More than 147,000 coaches regularly assist with Special Olympics North America (SONA) — including Jennifer LaCapra, M.S. ’07, who was recently honored as the organization’s first-ever “Outstanding Unified Champion School® Coach of the Year.”
The Special Olympics Unified Sports® program unites people with and without intellectual disabilities on the same team. It’s offered in more than 4,500 schools in the U.S., with LaCapra leading the charge at Oxford High School in Connecticut. In addition to being head coach of the program, she is a wellness teacher and department chair as well as the adviser to the Best Buddies club. (The latter is dedicated to ending isolation among people with intellectual and developmental disabilities.)
LaCapra launched the Unified Sports program at Oxford High 10 years ago. The school’s unified teams now compete in soccer, kickball, basketball, volleyball, and, most recently, flag football. There are 63 students participating this year, ranging in age from freshmen to students in the “Career Exploration” program for 18- to 21-year olds. The athletes gather four times a week, during first period when Trumbull High offers the program as an elective.
“It’s the best way to start my day. I love seeing the smiles on the faces of my students/teammates when they are working with one another — creating memories and friendships that may or may not have formed without Unified Sports,” says LaCapra.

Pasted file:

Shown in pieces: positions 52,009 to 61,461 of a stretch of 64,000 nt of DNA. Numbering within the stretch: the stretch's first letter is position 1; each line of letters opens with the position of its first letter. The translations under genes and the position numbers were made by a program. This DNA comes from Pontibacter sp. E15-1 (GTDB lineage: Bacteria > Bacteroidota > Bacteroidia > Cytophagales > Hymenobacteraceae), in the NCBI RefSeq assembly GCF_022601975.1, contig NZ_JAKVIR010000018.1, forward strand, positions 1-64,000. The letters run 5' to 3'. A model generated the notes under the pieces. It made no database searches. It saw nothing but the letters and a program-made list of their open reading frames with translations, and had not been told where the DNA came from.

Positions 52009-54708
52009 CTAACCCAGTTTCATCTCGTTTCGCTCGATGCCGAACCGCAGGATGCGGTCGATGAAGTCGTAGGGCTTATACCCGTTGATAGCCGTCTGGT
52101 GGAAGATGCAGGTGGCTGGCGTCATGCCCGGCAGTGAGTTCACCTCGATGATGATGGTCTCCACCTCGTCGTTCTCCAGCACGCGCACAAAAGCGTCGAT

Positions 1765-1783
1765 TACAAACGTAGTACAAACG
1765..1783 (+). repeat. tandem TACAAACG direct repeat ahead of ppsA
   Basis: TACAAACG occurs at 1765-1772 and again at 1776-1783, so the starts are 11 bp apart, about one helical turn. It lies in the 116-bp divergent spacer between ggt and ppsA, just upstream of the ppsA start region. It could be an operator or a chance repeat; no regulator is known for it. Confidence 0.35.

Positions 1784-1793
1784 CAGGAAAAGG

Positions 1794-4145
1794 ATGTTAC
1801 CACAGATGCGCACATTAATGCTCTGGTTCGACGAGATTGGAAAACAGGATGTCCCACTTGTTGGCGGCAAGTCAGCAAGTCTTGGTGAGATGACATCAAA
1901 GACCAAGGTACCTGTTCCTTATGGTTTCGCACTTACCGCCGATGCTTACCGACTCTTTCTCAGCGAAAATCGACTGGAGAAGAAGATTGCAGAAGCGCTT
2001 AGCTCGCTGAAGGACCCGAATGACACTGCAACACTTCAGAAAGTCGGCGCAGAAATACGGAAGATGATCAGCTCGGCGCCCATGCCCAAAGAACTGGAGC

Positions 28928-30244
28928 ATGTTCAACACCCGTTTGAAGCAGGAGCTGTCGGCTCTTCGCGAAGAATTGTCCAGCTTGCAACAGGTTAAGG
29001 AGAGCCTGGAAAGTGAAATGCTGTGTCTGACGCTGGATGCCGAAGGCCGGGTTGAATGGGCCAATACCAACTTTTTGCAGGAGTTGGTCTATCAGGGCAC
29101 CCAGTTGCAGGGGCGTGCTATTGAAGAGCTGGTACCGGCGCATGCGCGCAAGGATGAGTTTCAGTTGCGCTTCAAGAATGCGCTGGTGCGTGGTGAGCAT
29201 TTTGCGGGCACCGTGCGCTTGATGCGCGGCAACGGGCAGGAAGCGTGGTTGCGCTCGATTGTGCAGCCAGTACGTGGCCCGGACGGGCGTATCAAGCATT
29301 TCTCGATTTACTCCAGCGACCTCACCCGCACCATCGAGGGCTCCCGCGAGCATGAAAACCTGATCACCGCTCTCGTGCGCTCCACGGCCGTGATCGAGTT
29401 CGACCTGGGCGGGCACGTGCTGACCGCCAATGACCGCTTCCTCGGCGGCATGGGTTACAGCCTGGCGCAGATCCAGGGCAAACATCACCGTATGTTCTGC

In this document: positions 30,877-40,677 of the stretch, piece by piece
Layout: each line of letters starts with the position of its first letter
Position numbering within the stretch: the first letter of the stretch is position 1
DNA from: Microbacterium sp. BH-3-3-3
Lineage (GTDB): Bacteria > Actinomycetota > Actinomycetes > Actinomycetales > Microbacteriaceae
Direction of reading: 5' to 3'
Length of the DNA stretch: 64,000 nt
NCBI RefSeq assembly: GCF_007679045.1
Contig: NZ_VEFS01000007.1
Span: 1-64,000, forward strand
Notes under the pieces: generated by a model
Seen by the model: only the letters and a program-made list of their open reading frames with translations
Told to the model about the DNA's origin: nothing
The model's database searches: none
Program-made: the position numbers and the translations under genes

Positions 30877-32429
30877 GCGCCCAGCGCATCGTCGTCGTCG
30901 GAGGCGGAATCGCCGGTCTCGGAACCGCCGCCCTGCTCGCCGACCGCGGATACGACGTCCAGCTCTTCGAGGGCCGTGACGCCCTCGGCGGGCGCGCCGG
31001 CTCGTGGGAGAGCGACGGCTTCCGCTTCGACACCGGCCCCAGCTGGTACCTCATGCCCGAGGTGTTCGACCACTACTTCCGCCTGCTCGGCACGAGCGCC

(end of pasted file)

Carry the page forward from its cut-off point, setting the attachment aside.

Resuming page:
She comes by her love for the education field naturally. Her parents — Janet Behr, ’74, M.S. ’81, and Raymond Behr, M.S. ’76 — are retired teachers and Southern graduates.
“They always spoke highly of the university, and they were happy I decided to go there for all of my graduate work,” says LaCapra, who majored in special education as an undergrad at Central Connecticut State.
At Southern, she earned cross endorsement in physical education as well as a master’s degree in health education. She credits her dad with introducing her to Special Olympics decades ago. He first invited his then 8-year-old daughter to volunteer at an annual basketball event he organized. “I went every year, and I was always beyond excited to attend,” she says.
That commitment has never wavered. Asked to describe her coaching style in one sentence, LaCapra answers easily: “Show empathy, passion, structure, and dedication.” It’s a winning formula. Last spring, Special Olympics presented the coaching award at a surprise ceremony at Oxford High. LaCapra was leading the first-period class when one of her favorite songs — Positive Vibration by Bob Marley and The Wailers — began playing over the loudspeaker.
Her husband, son, and other family members entered the gym, followed by colleagues from Special Olympics who announced the award. They spoke about her accomplishments, then invited her to address the crowd. “I barely got my words out,” says LaCapra of the emotion-packed celebration, “but pretty much talked about how grateful I was to be part of something so special and that brings me so much happiness.”